Again based on data from the Vostok ice cores, during past exits from glacial periods, rising atmospheric concentrations of CO2 have followed, rather than preceded, increases in temperature, thus refuting the hypothesis of causation driven by CO2 concentration.
In more recent years, the best available (unaltered) data from world thermometers indicate that temperatures declined from approximately the 1940s to the 1970s, even though atmospheric CO2 concentrations were rising during those decades.
You will note that each of these points addresses the core focus of the scientific method: Do the best empirical data contradict and therefore invalidate the hypothesis (here, that rising CO2 concentrations cause dangerous global warming)? So how did Bennett respond?
In accordance with the scientific method, it ought to have been Bennett’s first priority to give a detailed rebuttal to each of the refutations offered by Idso of the hypothesis under debate. However, Bennett offered no detailed rebuttal to any of those points, and really no rebuttal at all other than general statements, repeated several times in somewhat different words each time, akin to “he has cherrypicked the data” or “the evidence he presents isn’t correct.”
Instead, Bennett led with the usual theme of supposedly increasing severe weather events. Wildfires! Hurricanes! Droughts! Floods! He presented multiple examples of the disasters, but no aggregate statistics demonstrating that such events had actually increased over time. I would call this an appeal to the emotion of the audience, rather than anything deriving from the scientific method.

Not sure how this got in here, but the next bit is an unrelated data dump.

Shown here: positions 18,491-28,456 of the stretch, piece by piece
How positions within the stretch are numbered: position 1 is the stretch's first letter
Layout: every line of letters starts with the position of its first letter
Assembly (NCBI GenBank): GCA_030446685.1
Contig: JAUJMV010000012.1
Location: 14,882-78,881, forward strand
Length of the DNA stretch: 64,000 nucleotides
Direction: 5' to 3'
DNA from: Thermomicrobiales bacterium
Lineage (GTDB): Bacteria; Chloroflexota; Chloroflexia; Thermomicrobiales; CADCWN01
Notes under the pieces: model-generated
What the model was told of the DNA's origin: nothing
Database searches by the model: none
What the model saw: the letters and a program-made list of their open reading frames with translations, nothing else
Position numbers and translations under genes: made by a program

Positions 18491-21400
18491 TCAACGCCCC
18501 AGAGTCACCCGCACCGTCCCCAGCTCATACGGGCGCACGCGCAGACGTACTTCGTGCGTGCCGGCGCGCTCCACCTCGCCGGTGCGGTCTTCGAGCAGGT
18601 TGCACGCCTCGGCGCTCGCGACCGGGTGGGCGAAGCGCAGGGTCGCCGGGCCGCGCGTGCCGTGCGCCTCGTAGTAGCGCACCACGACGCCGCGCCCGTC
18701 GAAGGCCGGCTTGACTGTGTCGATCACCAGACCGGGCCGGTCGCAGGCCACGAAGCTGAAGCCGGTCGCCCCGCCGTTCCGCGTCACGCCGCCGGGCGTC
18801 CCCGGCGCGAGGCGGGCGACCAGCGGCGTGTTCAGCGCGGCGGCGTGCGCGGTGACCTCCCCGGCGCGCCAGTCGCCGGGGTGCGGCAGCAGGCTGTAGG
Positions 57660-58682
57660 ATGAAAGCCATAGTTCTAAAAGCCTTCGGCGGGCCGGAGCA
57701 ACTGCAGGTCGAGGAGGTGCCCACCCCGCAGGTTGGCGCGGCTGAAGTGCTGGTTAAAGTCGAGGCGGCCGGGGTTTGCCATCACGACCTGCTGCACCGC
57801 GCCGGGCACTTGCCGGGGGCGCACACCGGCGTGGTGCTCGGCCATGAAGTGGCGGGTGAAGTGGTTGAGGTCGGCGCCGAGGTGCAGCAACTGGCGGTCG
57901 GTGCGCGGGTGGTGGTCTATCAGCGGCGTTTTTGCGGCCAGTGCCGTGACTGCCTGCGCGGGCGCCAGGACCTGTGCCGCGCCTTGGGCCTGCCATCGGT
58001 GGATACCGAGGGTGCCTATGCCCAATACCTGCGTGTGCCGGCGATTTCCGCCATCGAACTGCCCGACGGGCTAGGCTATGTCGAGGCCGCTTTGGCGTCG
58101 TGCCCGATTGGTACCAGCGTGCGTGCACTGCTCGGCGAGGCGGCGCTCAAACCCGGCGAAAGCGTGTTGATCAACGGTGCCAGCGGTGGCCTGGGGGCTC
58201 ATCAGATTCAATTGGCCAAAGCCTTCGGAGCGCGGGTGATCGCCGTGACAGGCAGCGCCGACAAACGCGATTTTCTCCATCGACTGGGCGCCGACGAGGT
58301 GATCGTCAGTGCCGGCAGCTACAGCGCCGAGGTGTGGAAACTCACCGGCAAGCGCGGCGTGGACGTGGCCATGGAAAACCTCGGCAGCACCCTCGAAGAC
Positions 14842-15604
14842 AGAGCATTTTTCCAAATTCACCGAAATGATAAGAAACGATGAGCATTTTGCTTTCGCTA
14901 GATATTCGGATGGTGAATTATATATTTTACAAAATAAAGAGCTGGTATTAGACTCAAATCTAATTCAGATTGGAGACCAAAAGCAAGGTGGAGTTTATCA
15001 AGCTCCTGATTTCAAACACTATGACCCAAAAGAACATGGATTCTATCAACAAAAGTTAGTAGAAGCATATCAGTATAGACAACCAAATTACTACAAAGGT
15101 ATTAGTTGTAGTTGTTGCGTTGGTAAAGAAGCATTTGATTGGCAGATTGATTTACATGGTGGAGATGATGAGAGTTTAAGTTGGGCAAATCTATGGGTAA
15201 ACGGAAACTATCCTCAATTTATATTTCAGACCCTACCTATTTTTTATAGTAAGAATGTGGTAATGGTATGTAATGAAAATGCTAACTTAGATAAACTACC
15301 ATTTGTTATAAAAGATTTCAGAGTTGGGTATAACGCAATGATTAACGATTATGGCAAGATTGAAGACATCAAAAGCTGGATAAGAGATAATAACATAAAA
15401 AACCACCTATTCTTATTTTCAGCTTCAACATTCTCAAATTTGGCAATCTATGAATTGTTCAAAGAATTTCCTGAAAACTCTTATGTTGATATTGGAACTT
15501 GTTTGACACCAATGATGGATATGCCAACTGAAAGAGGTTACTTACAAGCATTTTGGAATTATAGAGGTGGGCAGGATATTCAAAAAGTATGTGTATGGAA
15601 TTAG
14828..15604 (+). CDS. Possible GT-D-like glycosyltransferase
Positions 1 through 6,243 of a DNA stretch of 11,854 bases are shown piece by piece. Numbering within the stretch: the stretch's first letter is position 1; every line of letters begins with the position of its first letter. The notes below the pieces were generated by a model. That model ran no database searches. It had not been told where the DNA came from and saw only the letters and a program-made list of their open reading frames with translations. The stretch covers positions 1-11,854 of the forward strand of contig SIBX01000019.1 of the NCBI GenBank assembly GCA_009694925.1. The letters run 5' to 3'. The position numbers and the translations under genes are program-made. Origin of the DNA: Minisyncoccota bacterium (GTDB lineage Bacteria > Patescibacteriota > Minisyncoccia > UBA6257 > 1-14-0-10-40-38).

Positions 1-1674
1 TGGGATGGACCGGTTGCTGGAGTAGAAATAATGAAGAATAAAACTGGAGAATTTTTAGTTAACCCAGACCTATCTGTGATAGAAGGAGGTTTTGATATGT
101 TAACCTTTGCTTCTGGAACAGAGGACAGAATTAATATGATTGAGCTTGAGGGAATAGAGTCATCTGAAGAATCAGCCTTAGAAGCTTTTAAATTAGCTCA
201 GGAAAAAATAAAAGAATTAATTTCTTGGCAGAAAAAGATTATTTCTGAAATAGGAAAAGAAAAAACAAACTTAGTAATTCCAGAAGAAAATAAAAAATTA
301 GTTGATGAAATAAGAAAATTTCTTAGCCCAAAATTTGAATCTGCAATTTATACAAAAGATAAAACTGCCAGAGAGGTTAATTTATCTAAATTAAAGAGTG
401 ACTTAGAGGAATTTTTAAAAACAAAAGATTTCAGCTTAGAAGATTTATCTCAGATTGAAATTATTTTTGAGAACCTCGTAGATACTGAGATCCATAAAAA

And then, Bennett’s key point: There are “over 50,000 peer reviewed studies” addressing the hypothesis under discussion, and “99.9% of them” are “consistent with” the conclusion of dangerous global warming driven by human CO2 emissions. Bennett never discussed the details of any of the 50,000 papers, making the argument basically an appeal to authority, rather than an application of the scientific method.
Bennett repeated the phrases in quotes (“50,000 peer review studies” and “99.9% consistent”) multiple times. Frankly, I thought the “99.9%” was ridiculous. A site called No Tricks Zone makes a cottage industry of collecting and summarizing papers that publish data contradicting the dangerous climate change hypothesis as reflected in climate models, for example most recently here on April 11. There are many hundreds of such papers — far more than the 50 that would be 0.1% of Bennett’s 50,000. But even suppose that that 99.9% figure was right. Under the scientific method, 49,950 papers “consistent” with the hypothesis would be useless to sustain it if 50 papers based on credible evidence refuted it.
In rebuttal, Idso was ready with a collection of charts and graphs on the question of the extreme weather events. Several of the charts he used are the same charts appearing in the Alarmist Claim Rebuttal document of which Idso is a co-author. Charts he presented showed no increase in hurricanes, no increase in tornadoes, no increase in burned area from wildfires, and so forth.
The debate was in Oxford style format, and at both the beginning and end the audience members voted as to their views of the resolution. Before the debate, the audience was 22% for the affirmative, and 29% for the negative. After the debate, it went to 42% for the affirmative and 41% for the negative. Idso was declared the winner, based on moving the needle 20% in his direction, versus Bennett moving the audience only 12% in his direction.
So, do you think that getting an audience to focus on the science of this subject for an hour and a half will quickly convince them all of the insanity of the catastrophic global warming hypothesis? Unfortunately, that’s just not how this works. And this was a relatively libertarian-leaning audience.
In a week or so a full podcast of the debate will appear on the Soho Forum website.